During the second day of Airspace World, ATM Magazine had the pleasure of moderating a panel ‘New airspace infrastructure: vertiports” with great insights from Gema Ferrero Rubiera, Managing Director, Bluenest, Kim Silander, Founder IBG A2M and Kookiejar of Sweden and Hendrik-Jan Van Der Gucht, Managing Director, Skeydrone. We looked at the challenges that still need to be addressed to successfully develop vertiports and make UAM a reality. Regulation was of course a priority on everyone’s mind. Looking across the regions, there is a lot of great activity in the Middle East and the panel felt they could be high in the running to implement UAM and vertiports following the Paris Olympics – who is likely in first place. The industry talks a lot about UAM coming, with a pilot on board, but doesn’t talk about the timeline for UAM without a pilot. This was the final question posed to the panel and predictions came back as 2030 – 2035 - 2040. Which shows there’s still a way for the industry to go before this version of UAM becomes a reality. Are you ready to fly onboard without a pilot? I think we need to do a survey on this topic!
SITA shared with us the latest news related to the project they have been working on with Skysoft-ATM to optimise air traffic. SITA’s OptiFlight solution provides pilots with direct routing recommendations, leveraging machine learning analysing historical data and 4D weather forecasts so that pilots can request their optimised trajectories from ATC. This sounds great, but the problem today is that it’s not integrated and the solution depends on pilots requesting this routing from the ATC organisation they are currently under the control of. This leaves the situation open to chance – that the pilot wants to make this request and the ATCO wants to grant it.
This is where the integration with SkySoft ATM comes into play. The integrated solution will display recommendations on ATC-displays allowing ATCOs to analyse direct route recommendations and integrate them with trajectory management tools, ensuring safety levels are maintained.
As the world of aviation moves towards green financing it will become a imperative to be able to show that your company is taking the appropriate steps towards reduction of fuel usage and CO2. Now would be a great time to start deploying solutions of this type to be ready for these conversations in the future. But if not for a better reason, than helping our global environment in any way possible, why not consider something like this sooner vs. later?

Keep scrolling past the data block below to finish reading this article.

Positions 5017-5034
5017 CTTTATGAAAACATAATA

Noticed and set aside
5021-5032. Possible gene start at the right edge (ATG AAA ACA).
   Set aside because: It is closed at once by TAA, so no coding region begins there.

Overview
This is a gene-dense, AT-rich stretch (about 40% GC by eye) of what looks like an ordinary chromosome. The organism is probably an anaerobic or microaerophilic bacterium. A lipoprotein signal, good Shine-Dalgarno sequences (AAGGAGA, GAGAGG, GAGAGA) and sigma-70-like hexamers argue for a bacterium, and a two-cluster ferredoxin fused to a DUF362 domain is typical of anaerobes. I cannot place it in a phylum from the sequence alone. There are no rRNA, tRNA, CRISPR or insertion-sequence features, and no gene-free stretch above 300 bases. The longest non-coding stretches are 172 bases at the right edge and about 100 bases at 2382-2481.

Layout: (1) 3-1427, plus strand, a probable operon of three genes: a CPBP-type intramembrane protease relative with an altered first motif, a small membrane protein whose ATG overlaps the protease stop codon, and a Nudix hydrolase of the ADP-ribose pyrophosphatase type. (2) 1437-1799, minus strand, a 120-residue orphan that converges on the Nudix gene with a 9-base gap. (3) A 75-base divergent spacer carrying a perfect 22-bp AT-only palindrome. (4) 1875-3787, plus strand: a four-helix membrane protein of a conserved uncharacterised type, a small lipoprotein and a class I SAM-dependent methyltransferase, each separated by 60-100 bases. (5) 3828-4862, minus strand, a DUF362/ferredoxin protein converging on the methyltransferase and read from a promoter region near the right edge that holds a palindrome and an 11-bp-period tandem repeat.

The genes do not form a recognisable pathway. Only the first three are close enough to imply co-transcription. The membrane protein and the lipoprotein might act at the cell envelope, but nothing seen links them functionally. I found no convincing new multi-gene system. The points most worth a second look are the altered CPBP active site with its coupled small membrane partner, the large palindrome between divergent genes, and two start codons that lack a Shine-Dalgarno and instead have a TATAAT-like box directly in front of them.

Another interesting conversation was with Osprey Flight Solutions. They are focused on security and provide global aviation risk assessment using artificial intelligence (AI) to identify anomaly detection. Examples of their current customers are airlines, government organisations (ie TSA), regulators (ie EASA), military forces (mainly Air Force today) and insurance companies. They are also sharing their data with EUROCONTROL, which today would be the pathway to ANSPs.
Their solution is a SaaS platform which provides an intelligence analyser and alerts for clients in areas of interest. Examples of live alerts available to the public can be seen on their homepage. If you think of their service in cyber security terms you can compare it to threat hunting. They are looking for topics of concern and sharing them with their clients. The clients then need to determine what to do with that information. In addition to alerting topics that could impact airspace management or air traffic control, there could also be opportunities to more precisely restrict airspace so not as large of an area is impacted.
During our meeting they shared some impressive indicators they were able to identify related to the war in Ukraine. I’m looking forward to hearing more from them.